RM Sotheby’s Ruined Its Porsche Type 64 Auction

19 August 2019 - Autoblog

RM Sotheby’s Ruined Its Porsche Type 64 Auction

The only one to survive World War II

In an extremely unlikely and bewildering turn of events, this 1939 Porsche Type 64 failed to sell at auction. According to a report from Bloomberg and the video you see just below, a great deal of confusion surrounded the car and crowd on Saturday, August 17, as it sounded like the auctioneer mistakenly announced the car's opening bid at $30 million, then called out a series of rapidly progressing bids that eventually hit $70 million. The crowd can be heard audibly gasping as the big screens on either side of the auction stage showed the rising price, which would have made the Type 64 the most expensive car ever sold at auction.

Except that was all wrong; bidding actually started at $13 million and ended in $17 million.

That high bid of $17 million apparently wasn't high enough to hit the car's reserve price, so it remains for sale. 

 

RM Sotheby’s Ruined Its Porsche Type 64 Auction

A huge wave of anticipation has been building to tsunami levels as the ultra-rare Porsche Type 64 was about to cross the auction block in Monterey. Then, a gaffe blew up the whole process, with the German car not selling. What’s more, people at the auction were booing and walking out, obviously disappointed with the situation.

After playing videos of the lightweight racecar on screens while dramatic music played, the emcee gave a mini-sermon about the Type 64 being the automotive holy grail. With that kind of buildup, the actual car was wheeled out, then bidding was opened at $30 million. That was shocking, because the car was anticipated to sell for about $20 million, but the desire to own the Porsche was high, so people immediately bid.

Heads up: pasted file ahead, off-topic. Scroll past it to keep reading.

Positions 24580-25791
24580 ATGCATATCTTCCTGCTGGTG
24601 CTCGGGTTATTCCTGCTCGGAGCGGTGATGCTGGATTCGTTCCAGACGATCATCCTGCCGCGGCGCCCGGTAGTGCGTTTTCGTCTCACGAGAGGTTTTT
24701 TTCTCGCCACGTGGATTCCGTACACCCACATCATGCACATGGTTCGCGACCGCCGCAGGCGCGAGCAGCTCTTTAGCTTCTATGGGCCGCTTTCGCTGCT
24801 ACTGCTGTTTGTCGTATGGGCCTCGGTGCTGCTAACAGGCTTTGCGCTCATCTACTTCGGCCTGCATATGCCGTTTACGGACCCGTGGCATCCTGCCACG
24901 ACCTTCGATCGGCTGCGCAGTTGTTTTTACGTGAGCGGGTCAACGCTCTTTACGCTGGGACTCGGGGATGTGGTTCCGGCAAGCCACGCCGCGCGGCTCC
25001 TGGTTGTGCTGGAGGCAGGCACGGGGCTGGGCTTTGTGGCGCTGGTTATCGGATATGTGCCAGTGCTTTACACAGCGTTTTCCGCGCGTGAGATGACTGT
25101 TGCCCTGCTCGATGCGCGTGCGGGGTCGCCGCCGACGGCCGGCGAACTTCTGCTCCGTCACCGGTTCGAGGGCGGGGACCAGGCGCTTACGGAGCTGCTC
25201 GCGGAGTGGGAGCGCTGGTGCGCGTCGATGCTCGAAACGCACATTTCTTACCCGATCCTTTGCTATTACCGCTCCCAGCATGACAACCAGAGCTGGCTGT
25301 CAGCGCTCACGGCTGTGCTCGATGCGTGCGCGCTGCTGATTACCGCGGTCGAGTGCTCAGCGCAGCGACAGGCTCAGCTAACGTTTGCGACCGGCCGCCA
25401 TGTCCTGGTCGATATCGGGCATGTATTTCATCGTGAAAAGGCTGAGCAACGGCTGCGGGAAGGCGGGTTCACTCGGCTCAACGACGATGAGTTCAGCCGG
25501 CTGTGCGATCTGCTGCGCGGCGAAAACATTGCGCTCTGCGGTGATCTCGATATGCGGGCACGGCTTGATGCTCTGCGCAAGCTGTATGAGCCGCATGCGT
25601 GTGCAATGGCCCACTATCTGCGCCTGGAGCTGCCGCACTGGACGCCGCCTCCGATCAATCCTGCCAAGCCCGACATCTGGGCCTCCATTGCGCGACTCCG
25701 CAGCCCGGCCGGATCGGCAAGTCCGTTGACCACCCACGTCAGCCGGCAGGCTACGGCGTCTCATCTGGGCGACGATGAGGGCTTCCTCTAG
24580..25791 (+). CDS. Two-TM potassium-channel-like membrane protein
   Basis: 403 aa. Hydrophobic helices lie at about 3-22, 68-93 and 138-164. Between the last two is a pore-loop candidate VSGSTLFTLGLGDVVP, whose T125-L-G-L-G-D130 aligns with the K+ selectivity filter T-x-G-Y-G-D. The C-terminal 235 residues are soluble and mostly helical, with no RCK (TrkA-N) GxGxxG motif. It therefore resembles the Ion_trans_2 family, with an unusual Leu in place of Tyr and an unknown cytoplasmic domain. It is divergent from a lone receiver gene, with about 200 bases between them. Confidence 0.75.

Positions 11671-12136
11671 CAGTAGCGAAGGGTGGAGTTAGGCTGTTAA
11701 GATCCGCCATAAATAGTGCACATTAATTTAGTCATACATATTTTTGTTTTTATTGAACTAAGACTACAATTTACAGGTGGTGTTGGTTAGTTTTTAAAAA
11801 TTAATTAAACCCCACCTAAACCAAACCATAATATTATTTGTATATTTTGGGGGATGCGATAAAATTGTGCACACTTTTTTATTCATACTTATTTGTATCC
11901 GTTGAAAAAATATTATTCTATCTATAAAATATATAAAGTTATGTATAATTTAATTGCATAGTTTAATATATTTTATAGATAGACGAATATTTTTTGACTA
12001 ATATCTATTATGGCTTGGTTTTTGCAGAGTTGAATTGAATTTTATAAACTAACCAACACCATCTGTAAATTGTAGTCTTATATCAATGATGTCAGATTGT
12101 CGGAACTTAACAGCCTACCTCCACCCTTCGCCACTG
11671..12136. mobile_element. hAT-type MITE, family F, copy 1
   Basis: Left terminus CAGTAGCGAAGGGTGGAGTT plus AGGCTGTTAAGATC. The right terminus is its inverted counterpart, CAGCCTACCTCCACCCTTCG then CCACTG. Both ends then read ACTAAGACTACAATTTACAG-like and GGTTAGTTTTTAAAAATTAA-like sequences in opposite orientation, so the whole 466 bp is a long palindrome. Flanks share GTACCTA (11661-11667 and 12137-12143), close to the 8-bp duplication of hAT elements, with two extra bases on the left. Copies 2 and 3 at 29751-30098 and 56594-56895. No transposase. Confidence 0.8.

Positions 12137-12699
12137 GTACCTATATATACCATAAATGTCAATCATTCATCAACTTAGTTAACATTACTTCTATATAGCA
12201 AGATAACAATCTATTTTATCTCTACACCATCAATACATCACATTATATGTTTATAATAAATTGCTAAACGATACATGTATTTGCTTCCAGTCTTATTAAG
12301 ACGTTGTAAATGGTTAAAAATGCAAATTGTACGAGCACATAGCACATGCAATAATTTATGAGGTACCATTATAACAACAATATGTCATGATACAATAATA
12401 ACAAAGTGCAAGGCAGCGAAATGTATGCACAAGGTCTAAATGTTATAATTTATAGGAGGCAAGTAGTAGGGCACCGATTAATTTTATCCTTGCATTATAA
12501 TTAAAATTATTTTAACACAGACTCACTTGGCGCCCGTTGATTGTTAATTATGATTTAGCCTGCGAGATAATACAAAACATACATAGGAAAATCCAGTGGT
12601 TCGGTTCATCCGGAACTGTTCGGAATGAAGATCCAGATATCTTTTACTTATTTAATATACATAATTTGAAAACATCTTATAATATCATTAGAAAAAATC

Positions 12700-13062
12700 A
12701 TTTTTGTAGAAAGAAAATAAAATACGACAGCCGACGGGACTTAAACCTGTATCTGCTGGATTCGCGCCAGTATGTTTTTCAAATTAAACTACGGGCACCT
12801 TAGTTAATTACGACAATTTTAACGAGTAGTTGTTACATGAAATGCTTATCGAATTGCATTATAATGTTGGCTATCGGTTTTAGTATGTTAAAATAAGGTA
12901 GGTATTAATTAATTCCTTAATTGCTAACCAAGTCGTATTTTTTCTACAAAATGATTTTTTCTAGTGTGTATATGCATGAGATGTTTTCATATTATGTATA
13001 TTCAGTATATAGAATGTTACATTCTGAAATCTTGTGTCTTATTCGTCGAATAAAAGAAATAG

Quickly the amount built to an astronomical $70 million, with attendees on their feet as they clapped and cheered. Then the emcee had the current bid switched to $17 million, not $70 million. That was too much for the crowd, with numerous people walking out and many booing the emcee. You can see it all play out in the video below.

This was not some simple gaffe, since on the screen at the front of the room $30 million was clearly displayed as the opening bid. If it had sold for $70 million, the Porsche Type 64 would’ve been the most expensive car ever sold at auction by over $20 million.

RM Sotheby’s released a statement affirming that the situation wasn’t some planned joke, but rather that as the bidding opened “increments were mistakenly overheard and displayed on the screen.” That’s a huge mistake.

It’s apparent the $17 million high bid did not meet reserve, so the 1939 Porsche Type 64 won’t exchange hands after all. What was anticipated to be perhaps the most exciting auction at Monterey for 2019 actually did come with quite a bit of energy, just not in the way RM Sotheby’s wanted.

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